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Barry Rittman, PhD. Reading: Gartner and Hiatt pp 303-321; Learning Objectives: 1. Understand the normal liver architecture with special emphasis on the blood flow, bile flow and microscopic anatomy of the liver. 2. Identify the different structural units of the liver and their roles. 3. Understand the roles the different cell types have in the liver. 4. Identify the microscopic anatomy of the gallbladder and its function. Key Words: Portal tract, sinusoid, Kupffer cell, hepatic artery, portal vein, central vein, limiting plate, bile INTRODUCTION: The liver is involved in many biochemical and functional processes that are vital for homeostasis. It is currently one of the few organs for which at least a temporary mechanical or biochemical backup is not available. Knowledge of the anatomy, histology and physiology is essential to an understanding of its role in the maintenance of the body’s status quo. I. NORMAL ANATOMY- MACROSCOPIC a. Gross Features 1. Largest single organ in the body (1400-1600 g), weighing 1,400 to 1,600 g in an adult (2% of body weight). In the newborn, 5% of body weight. 2. Mostly covered by the rib cage and can be palpated along the right costal margin, particularly if the patient inspires. 3. Divided into a larger right lobe and a smaller left lobe by the falciform ligament. 4. Covered by peritoneum except at three places on its surface. “Bare area” is small triangular area beneath diaphragm. b. Blood Supply 5. Dual afferent blood supply: hepatic artery and portal vein. 6. Hepatic artery is branch of celiac, provides 1/3 blood flow to liver and 70% of the oxygen. 7. About 60-70% of the blood supply comes from the portal vein which is rich in nutrients and fairly well oxygenated (but not as well oxygenated as the hepatic artery blood). Portal vein receives drainage from the splenic, superior mesenteric, inferior mesenteric veins and veins from the duodenum and stomach. 8. Both portal vein and hepatic artery enter through the portal tracts and give off branches which empty into the sinusoids. 9. In addition, the hepatic artery gives off a capillary plexus which surrounds the bile ducts and portal areas. 10. There is a single venous drainage system by the central veins (terminal hepatic veins) to the hepatic veins which segmentally drain the liver and run a fairly straight course to the inferior vena cava. 11. Afferent and efferent vessels, along with the hepatic duct, lymphatic vessels and sympathetic nerves (from the hepatic plexus), enter and leave the liver via the porta hepatis (hilum) . c. Function – Maintains body’s metabolic homeostasis 12. Processes dietary amino acids, carbohydrates, lipids and vitamins. a.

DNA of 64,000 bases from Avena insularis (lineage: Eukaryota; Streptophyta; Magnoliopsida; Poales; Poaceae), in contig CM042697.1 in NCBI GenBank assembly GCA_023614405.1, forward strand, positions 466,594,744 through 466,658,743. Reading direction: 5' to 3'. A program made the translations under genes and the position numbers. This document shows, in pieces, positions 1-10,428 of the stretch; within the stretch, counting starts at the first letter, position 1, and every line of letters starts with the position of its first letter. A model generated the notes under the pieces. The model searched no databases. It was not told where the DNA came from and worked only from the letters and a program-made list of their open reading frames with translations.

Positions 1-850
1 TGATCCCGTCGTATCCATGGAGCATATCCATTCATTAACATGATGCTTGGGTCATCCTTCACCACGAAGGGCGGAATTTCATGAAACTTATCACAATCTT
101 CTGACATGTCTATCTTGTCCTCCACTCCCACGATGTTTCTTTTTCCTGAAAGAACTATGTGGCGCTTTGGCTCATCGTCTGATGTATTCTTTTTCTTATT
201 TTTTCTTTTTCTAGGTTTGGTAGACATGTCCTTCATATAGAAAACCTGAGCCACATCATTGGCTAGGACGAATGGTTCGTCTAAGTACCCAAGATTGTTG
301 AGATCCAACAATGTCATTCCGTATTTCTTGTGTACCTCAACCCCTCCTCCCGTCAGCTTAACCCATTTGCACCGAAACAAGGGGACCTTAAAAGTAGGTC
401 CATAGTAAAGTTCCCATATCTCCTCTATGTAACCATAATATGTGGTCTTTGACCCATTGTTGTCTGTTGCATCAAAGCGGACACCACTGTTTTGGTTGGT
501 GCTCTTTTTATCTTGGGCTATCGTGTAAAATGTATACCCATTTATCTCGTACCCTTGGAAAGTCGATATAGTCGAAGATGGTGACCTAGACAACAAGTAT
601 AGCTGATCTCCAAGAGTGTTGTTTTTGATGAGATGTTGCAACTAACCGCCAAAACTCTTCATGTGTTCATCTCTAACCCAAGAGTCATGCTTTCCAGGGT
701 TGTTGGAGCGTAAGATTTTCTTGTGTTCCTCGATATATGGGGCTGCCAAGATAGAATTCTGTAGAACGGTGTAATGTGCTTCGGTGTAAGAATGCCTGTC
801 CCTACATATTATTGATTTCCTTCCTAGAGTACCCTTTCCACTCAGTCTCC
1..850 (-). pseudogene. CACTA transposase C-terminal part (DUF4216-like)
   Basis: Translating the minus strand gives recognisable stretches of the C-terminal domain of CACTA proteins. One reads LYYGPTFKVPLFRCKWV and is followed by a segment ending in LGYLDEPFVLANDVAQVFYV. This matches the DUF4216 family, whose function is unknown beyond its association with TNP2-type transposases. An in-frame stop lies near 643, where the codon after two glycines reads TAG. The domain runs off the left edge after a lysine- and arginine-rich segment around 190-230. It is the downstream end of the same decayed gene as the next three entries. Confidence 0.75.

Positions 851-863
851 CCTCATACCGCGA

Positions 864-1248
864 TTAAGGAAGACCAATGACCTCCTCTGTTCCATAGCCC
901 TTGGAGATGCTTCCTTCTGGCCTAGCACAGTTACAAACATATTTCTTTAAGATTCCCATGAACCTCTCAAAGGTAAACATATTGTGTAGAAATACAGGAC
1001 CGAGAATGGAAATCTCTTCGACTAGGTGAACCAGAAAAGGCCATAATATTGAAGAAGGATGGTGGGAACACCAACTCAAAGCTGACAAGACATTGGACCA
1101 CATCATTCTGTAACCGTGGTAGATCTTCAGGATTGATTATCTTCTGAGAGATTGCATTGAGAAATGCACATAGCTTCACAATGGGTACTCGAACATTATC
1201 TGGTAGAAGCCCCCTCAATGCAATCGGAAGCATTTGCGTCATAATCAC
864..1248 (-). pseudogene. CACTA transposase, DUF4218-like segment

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This note was uploaded on 12/25/2010 for the course NEUROBIOLO MSI taught by Professor Rogerj.bick during the Spring '10 term at University of Texas Health Science Center at San Antonio.

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